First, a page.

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Investigating the ionization state and structure/function relationship of ionizable residues in Escherichia coli chorismate mutase-prephenate dehydrogenase and the catalytic trimer of aspartate transcarbamylase

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Investigating the ionization state and structure/function relationship of ionizable residues in Escherichia coli chorismate mutase-prephenate dehydrogenase and the catalytic trimer of aspartate transcarbamylase

Manioudakis, John (2008) Investigating the ionization state and structure/function relationship of ionizable residues in Escherichia coli chorismate mutase-prephenate dehydrogenase and the catalytic trimer of aspartate transcarbamylase. PhD thesis, Concordia University.

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Abstract

Modern mass spectrometry has gained tremendous attention III the field of enzymology, in particular as a tool for dissecting enzyme mechanism. In this thesis we use mass spectrometry in combination with chemical modification to help define the roles and ionization states of active site residues that are important for enzyme activity. Enzymes of particular interest are chorismate mutase-prephenate dehydrogenase (CM-PD), a bifunctional enzyme from Escherichia coli that catalyzes two consecutive steps in tyrosine biosynthesis, and the catalytic trimer of E. coli aspartate transcarbamylase (ATCase), which catalyzes the first committed step in the biosynthesis of pyrimidines. All three enzymes are of industrial or medical value as targets for the design of inhibitors that can act as either anti-neoplastic agents, antimicrobial agents or herbicides. Three cysteine residues are found within each monomer of the dimeric CM-PD. Site-directed mutagenesis and kinetic analysis of variants of Cys95, Cys169 and Cys215 indicated that only Cys215 is important for both CM and PD activities. Chemical modification with cysteine-specific reagents, iodoacetamide and Ellman's Reagent, resulted in the loss of both activities but only Cys215 is protected against alkylation by ligands of the reaction and therefore near or in the active site. Time-dependent chemical modification followed by peptide mapping indicated that Cys95 is the most reactive and/or accessible cysteine followed by Cys215 and Cys169. The results are discussed in terms of a structural model of the E. coli PD domain; Cys215 is near His245, which appears to help orient the catalytic base of the dehydrogenase reaction, His197. In E. coli , mutase activity is associated with the N-terminal domain of CM-PD. pH rate profiles of the mutase reaction show that there are two residues whose ionization states are important for catalysis and/or substrate binding. Studies examining the rates of chemical modification of the enzyme with a lysine-specific reagent and the stoichiometry of modification indicate that only one lysine residue per monomer, Lys37, is particularly reactive. Peptide mapping was used to determine the p K a of the [varepsilon]-amino group of Lys37 to be 7.5. Chemical modifications, kinetic and binding studies on Lys37Gln, an inactive variant, show that Lys37 is critical for CM activity. We propose that Lys37 participates in catalysis by protonating the ether oxygen of chorismate in the reaction's transition state. ATCase is composed of 3 regulatory dimers and 2 catalytic trimers. Treatment with mercurial reagents dissociates the regulatory subunits (RSU) from the catalytic subunits (CSU) without compromising their functions. An improved purification scheme is outlined for the different subunits. Biophysical studies on an inactive CSU variant, Ser52Cys, indicated that the substitution resulted in a more thermally stable enzyme. Chemical modification by cysteine-specific reagents and mass spectrometric analysis indicated that Cys52 is very reactive/accessible and possesses a p K a of {598}5.6. The unusual characteristics of the Ser52Cys variant are attributed to the markedly depressed p K a of Cys52. The biophysical reasons for the ionization state of Cys52 are discussed in terms of the crystal structure of the unliganded E. coli CSU. 111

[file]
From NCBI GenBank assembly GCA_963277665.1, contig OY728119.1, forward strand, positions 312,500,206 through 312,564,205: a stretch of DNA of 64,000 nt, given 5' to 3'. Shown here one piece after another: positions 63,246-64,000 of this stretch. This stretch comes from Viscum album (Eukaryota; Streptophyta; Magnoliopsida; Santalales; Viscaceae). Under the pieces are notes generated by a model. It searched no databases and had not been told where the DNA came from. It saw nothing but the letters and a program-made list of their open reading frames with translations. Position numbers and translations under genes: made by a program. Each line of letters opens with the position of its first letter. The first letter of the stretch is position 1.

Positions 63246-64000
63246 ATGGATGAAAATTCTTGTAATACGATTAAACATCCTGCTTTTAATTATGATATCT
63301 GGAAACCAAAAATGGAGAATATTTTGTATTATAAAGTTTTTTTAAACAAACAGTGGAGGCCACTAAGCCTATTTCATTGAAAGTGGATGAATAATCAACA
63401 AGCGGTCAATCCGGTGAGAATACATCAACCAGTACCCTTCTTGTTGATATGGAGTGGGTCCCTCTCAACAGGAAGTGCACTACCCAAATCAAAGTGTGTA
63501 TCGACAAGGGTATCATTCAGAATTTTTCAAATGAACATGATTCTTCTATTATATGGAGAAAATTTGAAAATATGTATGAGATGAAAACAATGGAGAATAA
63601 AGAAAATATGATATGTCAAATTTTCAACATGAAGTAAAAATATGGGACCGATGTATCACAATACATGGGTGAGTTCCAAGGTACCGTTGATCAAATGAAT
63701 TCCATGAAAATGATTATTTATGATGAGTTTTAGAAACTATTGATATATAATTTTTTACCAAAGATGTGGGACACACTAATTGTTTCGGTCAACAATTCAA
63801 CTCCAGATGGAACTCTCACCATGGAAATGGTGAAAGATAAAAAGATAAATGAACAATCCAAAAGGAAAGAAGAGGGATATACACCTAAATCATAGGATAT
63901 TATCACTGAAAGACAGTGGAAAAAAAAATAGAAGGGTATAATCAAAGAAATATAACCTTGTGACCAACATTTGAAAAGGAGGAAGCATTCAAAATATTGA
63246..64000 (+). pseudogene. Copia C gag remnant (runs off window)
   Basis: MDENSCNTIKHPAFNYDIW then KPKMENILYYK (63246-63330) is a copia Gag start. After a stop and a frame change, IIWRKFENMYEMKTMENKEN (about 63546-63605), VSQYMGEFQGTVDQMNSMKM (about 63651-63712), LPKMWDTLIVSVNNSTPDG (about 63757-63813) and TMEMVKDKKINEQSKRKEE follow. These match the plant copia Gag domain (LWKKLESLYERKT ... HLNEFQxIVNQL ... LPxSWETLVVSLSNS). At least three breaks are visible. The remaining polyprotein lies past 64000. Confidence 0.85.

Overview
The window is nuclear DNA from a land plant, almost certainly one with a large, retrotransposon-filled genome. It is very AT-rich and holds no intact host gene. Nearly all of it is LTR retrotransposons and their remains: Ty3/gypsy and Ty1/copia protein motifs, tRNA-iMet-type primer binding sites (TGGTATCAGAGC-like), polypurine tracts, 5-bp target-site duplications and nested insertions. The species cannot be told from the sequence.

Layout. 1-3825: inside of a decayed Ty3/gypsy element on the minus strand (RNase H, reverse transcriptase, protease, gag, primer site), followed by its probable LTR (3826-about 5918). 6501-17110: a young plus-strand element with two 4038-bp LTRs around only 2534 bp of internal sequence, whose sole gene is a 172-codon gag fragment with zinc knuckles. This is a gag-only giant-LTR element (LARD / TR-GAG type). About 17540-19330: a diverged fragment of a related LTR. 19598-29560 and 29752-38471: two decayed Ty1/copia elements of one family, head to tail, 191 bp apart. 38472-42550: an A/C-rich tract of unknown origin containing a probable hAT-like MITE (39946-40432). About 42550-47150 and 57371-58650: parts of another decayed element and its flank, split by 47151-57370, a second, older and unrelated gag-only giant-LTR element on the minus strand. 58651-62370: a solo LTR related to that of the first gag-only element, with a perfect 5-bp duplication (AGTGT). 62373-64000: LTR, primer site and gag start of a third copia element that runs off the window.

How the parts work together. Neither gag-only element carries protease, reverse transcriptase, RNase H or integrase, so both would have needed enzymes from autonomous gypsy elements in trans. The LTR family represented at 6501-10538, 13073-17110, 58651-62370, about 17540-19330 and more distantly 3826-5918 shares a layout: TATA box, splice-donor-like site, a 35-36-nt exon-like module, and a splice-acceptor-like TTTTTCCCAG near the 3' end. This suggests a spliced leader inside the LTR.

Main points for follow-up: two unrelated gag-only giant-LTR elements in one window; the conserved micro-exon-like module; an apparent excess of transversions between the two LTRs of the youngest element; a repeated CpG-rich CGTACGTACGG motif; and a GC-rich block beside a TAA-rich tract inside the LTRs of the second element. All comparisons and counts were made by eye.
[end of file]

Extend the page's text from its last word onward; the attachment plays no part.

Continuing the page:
Divisions:Concordia University > Faculty of Arts and Science > Chemistry and Biochemistry
Item Type:Thesis (PhD)
Authors:Manioudakis, John
Pagination:xxi, 259 leaves : ill. (some col.) ; 29 cm.
Institution:Concordia University
Degree Name:Ph. D.
Program:Chemistry
Date:2008
Thesis Supervisor(s):Turnbull, J
ID Code:976351
Deposited By: Concordia University Library
Deposited On:22 Jan 2013 16:24
Last Modified:18 Jan 2018 17:42
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